For those of you who are interested in taking action and participating ITAVA will be hosting future events in the upcoming weeks in the Brooklyn area. Those details will be posted on the website and regular updates will appear through social media, so keep a look out for further information!
The Ebola tragedy in West Africa is no longer a headline in the news however, the crisis continues to be a dramatic variable in the aid to provide clean water. The delivery and storage of clean water remains a critical priority in the fight against the disease. In order to achieve this goal, a number of partnerships have combined efforts to supply quality water to existing Ebola Treatment Units in Liberia. Main participants include the Mcwane Foundation, The Coca-Cola Africa Foundation, WaterHealth International, and the Global Environment & Technology Foundation give as many as 22 million liters of safe, World Health Organization- quality water that is being transported to treatment centers. For every Ebola patient, 52 gallons of water a day is needed to treat, wash clothes, disinfect patient hands and bodies, and drink. As well, it is essential that medical staff cleanse their outfits. It is vital that these conditions remain a constant priority in order for treatment and healthcare to succeed. Sanitation access is key to fighting the disease and providing hope for the patients who are suffering and at risk.
As we continue to report news regarding clean water and the Ebola crisis we cannot help but examine how we use water ourselves. It may be difficult to understand the idea of the absence or lack of water due to our dependable health infrastructure systems here at home. Therefore, we must magnify our participation and awareness toward this initiative. So I ask for you to take particular instruction in educating yourself, loved ones, and others on this topic so we can consciously work towards maintaining global awareness as part of being a global citizen of the world.
"Clean, safe, reliable water is not a luxury, it is a necessity, particularity when treating a disease like Ebola. While Ebola isn't on the front pages anymore, it's a crisis that continues to claim hundreds of lives, with more than 124 new cases in Liberia, Guinea, and Sierra Leone recorded in the first week of February alone, said G. Ruffner Page, Jr., McWane, Inc.'s President. What matters most is the continuing commitment by the partnership and project initiatives to deliver safe water where it is most needed. Dependable drinking water will help prevent the spread of devastating illness and support broader efforts at disease eradication and prevention.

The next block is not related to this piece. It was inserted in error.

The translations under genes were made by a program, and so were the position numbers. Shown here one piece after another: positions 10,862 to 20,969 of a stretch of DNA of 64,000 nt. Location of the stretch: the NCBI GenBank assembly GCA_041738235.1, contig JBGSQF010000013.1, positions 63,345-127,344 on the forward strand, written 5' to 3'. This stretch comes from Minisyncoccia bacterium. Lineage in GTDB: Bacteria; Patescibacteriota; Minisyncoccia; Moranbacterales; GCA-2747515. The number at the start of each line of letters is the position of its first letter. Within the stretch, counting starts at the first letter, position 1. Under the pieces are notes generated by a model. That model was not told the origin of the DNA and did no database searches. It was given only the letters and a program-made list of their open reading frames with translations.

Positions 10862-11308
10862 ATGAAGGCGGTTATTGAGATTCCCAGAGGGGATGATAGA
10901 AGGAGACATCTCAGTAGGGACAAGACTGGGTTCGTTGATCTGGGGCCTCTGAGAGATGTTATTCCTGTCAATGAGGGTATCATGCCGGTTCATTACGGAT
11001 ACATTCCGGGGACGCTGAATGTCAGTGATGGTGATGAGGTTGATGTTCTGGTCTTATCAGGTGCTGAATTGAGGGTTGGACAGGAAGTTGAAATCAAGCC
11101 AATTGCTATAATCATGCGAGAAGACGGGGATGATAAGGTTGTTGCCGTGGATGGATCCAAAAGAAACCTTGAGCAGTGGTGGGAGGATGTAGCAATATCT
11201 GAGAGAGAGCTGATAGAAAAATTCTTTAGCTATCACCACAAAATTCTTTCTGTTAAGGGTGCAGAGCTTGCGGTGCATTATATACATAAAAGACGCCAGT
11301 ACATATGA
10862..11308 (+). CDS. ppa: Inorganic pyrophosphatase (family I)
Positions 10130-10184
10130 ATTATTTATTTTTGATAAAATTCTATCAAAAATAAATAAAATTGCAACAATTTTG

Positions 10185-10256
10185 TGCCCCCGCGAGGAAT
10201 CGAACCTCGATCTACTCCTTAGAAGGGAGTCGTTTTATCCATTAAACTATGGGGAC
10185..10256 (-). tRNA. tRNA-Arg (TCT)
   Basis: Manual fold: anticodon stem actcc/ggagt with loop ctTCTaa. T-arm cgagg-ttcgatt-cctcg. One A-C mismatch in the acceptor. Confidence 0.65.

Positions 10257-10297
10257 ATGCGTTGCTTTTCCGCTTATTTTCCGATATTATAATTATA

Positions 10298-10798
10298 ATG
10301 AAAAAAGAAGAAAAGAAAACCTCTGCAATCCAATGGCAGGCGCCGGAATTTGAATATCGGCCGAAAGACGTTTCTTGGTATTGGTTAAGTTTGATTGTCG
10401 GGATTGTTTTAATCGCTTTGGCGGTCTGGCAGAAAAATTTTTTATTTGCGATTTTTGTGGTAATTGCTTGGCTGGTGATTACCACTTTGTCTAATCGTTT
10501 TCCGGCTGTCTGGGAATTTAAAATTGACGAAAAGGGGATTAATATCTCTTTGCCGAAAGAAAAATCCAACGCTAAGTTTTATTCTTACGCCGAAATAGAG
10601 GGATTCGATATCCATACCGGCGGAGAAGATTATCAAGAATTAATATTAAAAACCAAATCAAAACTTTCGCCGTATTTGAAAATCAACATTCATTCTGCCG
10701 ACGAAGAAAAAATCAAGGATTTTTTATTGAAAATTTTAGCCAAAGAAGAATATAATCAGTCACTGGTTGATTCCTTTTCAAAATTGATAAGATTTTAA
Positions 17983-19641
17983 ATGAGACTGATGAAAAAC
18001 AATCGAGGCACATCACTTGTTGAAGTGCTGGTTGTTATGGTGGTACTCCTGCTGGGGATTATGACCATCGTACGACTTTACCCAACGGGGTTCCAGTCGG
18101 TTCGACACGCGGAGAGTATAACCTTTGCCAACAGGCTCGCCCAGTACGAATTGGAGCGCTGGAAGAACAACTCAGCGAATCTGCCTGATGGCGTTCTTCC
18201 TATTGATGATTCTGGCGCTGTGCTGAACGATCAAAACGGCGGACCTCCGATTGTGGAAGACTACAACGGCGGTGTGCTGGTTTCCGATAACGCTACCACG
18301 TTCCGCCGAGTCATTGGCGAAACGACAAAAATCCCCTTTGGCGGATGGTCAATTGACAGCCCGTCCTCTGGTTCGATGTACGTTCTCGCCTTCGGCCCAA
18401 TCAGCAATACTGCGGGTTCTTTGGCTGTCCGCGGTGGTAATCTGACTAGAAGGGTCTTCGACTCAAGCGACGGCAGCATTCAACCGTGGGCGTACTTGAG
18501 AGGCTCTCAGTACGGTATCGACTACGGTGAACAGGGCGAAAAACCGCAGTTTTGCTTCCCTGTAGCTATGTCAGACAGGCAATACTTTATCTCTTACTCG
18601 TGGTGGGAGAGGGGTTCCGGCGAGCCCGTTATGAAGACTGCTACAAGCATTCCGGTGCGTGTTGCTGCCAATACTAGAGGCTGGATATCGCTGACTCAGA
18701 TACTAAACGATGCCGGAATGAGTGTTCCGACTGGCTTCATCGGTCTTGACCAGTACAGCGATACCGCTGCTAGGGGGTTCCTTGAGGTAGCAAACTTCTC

Since the 2014 outbreak of Ebola, considerable changes have occurred to aid in the crisis and has served as a global reminder to sustain healthcare services and treatment systems throughout the world. It is unfortunate that such a devastating shift was necessary to ignite a change, however in recognizing this humanitarian need West Africa and its citizens are no longer by themselves. Initiatives will be helping deliver water to frontline health clinics in Monrovia, a focal point of the outbreak.
It Takes a Village Africa is committed to supporting the children in Liberia with clean water. Healthcare is a key role in ITAVA mission to educate its students on the Ebola crisis, disease prevention, maternal care, and other topics. The dedication and hard work necessary for this relief and health care initiative is part of this summer's campaign which will be raising funds to supply more than 800 children with the education, housing, healthcare, and agricultural skills necessary to have a healthy happy life. For more information follow the campaign to stay informed on ITAVA participation in healthcare relief and education for Liberian children.
#ITAVAcampaign #educationchangeseverything #ITAVAboardingschool #ITAVAfarming
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SOURCE McWane, Inc.